RE: ply to Grant: Lawrence of Arabia

From: Scott Chase (
Date: Fri Feb 08 2002 - 03:51:46 GMT

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    Subject: RE: ply to Grant: Lawrence of Arabia
    Date: Thu, 07 Feb 2002 22:51:46 -0500
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    >From: "Lawrence DeBivort" <>
    >To: <>
    >Subject: RE: ply to Grant: Lawrence of Arabia
    >Date: Thu, 7 Feb 2002 14:10:37 -0500
    >Hi! Back from travels...
    >I haven't seen BlackHawk Down or know much about Somalia and the US, but I
    >do know something about Lawrence of Arabia...
    > > I had recently seen the DVD movie _Lawrence of Arabia_ (no, it
    > > wasn't about
    > > deBivort ;-)). How closely did this movie follow true history? What
    > > Lawrence's _Seven Pillars of Wisdom_ book itself?
    >The movie was pretty good, factually, and given its artistic power, the
    >source of some pretty strong memes about the Arabs and their WWI history.
    >There had been more contacts between the British and the Hashimite Hijazi
    >leaders than the movie depicts (and they had visited Cairo several times
    >themselves). The movie also is a bit elliptical about the Sykes-Picot
    >treaty, which was a secret agreement between the British and the French to
    >divvy the Near East into spheres of influence. France was to get what
    >essentially is now Syria and Lebanon, and Britain Palestine, Trans-Jordan,
    >and Iraq. But Britain had earlier made a pledge (in the Hussein-McMahon
    >Agreement) to the Arabs: fight with us against the Ottoman Empire and we
    >will support your post-war independence. The Arabs, led by the Hashemites,
    >agreed and this provides the essential story of Lawrence of Arabia. In an
    >attempt to reconcile this agreement with the later Sykes-Picot treaty, the
    >British insisted on a clause that asserted that Britain and the UK would
    >support the self-determination of the peoples of Lebanon and Palestine,
    >of the Homs-Hama and Aleppo line, and implementation of the whole Treaty
    >made dependent on 'the cooperation of the Arabs.' In the movie, we see
    >allusions to this potential deception, and Lawrence's growing sense that
    >Arabs were going to be betrayed by the British.
    >As I recall, there is no mention in the movie (correct me if I'm wrong,
    >please) of the Balfour Declaration, which was issued by the British to the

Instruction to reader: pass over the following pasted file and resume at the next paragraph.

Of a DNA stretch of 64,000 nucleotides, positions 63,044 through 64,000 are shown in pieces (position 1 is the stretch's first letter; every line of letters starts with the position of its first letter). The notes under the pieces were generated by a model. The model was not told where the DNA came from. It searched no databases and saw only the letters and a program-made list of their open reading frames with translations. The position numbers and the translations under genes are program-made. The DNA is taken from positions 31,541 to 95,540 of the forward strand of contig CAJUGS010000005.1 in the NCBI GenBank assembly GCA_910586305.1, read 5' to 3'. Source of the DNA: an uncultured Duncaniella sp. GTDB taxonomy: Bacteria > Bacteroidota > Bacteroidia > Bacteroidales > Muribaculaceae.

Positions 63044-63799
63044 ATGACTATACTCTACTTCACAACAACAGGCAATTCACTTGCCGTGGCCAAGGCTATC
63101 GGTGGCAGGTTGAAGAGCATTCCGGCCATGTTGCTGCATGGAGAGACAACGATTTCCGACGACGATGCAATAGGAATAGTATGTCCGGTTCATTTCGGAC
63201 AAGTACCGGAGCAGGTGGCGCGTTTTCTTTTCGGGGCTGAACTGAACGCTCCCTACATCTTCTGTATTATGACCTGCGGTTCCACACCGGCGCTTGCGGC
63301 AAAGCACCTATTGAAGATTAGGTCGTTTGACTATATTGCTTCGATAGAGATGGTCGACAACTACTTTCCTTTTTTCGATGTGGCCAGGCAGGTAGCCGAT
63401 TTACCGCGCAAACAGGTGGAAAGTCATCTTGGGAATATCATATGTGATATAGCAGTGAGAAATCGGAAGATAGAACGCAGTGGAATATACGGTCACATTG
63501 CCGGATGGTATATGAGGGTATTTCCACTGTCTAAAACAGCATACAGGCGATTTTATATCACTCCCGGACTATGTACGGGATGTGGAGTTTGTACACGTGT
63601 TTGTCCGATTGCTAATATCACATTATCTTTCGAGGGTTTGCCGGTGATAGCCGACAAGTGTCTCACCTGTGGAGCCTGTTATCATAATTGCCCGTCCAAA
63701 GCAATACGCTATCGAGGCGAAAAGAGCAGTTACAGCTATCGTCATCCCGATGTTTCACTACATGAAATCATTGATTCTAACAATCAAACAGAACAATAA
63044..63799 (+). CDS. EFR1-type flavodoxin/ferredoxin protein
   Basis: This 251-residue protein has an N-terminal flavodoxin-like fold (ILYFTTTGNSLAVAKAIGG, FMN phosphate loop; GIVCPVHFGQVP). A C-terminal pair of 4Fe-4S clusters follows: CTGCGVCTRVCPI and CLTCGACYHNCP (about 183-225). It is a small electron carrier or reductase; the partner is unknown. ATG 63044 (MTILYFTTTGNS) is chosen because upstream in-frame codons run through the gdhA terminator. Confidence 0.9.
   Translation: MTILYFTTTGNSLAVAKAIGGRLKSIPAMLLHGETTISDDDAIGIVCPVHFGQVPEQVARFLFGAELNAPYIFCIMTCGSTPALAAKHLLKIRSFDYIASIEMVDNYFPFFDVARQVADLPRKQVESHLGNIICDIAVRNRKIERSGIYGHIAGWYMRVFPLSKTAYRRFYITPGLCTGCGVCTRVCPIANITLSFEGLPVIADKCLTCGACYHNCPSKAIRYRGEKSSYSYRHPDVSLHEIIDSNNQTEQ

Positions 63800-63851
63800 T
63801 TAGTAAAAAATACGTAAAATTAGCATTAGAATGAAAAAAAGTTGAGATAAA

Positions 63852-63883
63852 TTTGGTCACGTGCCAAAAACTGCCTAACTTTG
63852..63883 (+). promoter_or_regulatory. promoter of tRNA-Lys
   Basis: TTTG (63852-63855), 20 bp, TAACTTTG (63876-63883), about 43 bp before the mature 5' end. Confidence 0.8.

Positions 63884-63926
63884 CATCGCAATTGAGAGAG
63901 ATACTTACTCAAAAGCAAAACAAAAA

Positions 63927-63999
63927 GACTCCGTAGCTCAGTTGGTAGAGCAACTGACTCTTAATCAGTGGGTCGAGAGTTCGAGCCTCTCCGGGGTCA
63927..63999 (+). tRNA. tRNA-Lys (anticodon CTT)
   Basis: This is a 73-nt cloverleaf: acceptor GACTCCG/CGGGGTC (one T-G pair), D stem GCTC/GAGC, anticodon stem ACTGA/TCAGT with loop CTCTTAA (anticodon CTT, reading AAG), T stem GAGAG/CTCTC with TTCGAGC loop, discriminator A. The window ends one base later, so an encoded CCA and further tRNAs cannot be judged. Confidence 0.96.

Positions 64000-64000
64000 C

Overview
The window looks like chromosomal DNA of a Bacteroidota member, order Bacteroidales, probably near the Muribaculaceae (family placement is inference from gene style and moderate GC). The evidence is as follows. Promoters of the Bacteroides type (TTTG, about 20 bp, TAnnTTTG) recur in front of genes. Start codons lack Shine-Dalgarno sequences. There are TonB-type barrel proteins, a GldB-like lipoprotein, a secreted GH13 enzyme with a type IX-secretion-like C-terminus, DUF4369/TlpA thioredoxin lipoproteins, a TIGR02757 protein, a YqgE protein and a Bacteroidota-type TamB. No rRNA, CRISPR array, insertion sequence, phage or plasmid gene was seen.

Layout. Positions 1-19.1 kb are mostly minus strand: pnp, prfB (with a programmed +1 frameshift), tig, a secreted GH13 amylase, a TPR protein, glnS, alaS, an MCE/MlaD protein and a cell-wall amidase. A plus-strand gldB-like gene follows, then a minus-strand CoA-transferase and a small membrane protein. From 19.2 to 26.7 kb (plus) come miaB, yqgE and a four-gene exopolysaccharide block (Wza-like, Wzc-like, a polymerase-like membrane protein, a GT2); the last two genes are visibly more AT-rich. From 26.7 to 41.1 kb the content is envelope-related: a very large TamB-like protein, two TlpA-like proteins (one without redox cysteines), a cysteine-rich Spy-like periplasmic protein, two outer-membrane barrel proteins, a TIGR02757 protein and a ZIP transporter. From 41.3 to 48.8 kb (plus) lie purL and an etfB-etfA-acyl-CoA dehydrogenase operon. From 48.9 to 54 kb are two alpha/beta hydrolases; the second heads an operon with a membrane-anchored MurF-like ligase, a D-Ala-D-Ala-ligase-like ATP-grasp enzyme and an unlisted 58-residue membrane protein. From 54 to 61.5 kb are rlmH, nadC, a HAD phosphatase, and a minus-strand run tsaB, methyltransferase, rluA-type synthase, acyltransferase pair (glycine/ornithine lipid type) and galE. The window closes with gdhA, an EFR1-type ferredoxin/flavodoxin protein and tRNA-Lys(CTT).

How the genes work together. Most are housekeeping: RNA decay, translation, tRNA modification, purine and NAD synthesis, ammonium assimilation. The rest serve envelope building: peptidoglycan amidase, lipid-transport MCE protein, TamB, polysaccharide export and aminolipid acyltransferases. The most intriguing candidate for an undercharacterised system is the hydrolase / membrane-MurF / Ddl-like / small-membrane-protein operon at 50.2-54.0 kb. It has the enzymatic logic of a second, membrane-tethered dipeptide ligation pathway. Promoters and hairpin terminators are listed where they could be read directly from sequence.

>Zionist organizations a bit more than a year after the Sykes-Picot Treaty,
    >in which the British said they 'viewed with favor the establishment in
    >Palestine of a national home for the Jewish people...' providing nothing
    >would be done that would prejudice the rights of the non-Jewish inhabitants
    >of Palestine. Of course, whatever comfort this restriction might have been
    >to the Palestinians was also betrayed in subsequent events. I don't know
    >whether Lawrence knew of the Balfour Declaration at the time of the events
    >of the movie (which do cover post-Balfour Declaration events in Damascus
    >with the declaration of the creation of the independent Syrian State), but
    >if he had it would undoubtedly have increased his sense that the Arabs were
    >going to be betrayed by Britain.
    >The book is also excellent -- great writing! -- and the only real area of
    >euphemistic portrayal of actual events has to do with Lawrence's
    >reconnoitering into Damascus, and his capture by Ottoman authorities. The
    >movie is suggestive on this point, but I don't know that Lawrence ever said
    >what happened. This has been a source of much speculation by Lawrence
    >scholars and popular writers.
    >Lawrence was a serious explorer and scholar on the Arab world, and is
    >portrayed more poetically in the movie than he might have been. See his
    >known book, Oriental Travels, for example. He was fluent in several
    >of Arabic -- quite a feat.
    >Lawrence (de Bivort!)
    So...the Brits weren't playing both sides were they (courting the Arabs AND
    the Jews with empty promises)? I can't recall anything about the Balfour
    Declaration in the movie _Lawrence of Arabia_. It's hard to keep all that
    stuff straight...Balfour declaration, Resolution 242, PLO covenant, etc...

    The Brits (and French) wound up making it up to Israel in the 1956 Suez war,
    that sneaky little end-around play against Egypt without consulting with the
    Merikans. Naughty naughty.

    What's your opinion of the _Washington Report on Middle East Affairs_? It
    takes quite a pro-Palestinian view. I'm not opposed in principle to
    Palestinian statehood, if Palestinians could respect Israel's right to
    exist. Too bad things seem to have backpedalled from the Oslo talks which
    I've been reading about in Mark Perry's _A Fire in Zion_. There were IIRC
    some economists who thought that economic ties could help turn the tide
    between the enemies. I doubt the Israeli hardliners like Sharon are going to
    help the peace process much. I'm not sure what to make of Arafat. Is he
    still hemmed in under watch of Israeli tanks? How's he supposed to "crack
    down" on his more bellicose Palestinians in that situation?

    In Tom Segev's _One Palestine, Complete_ there's something about Chaim
    Weizmann meeting T.E. Lawrence (in Aquaba with Faisal?).

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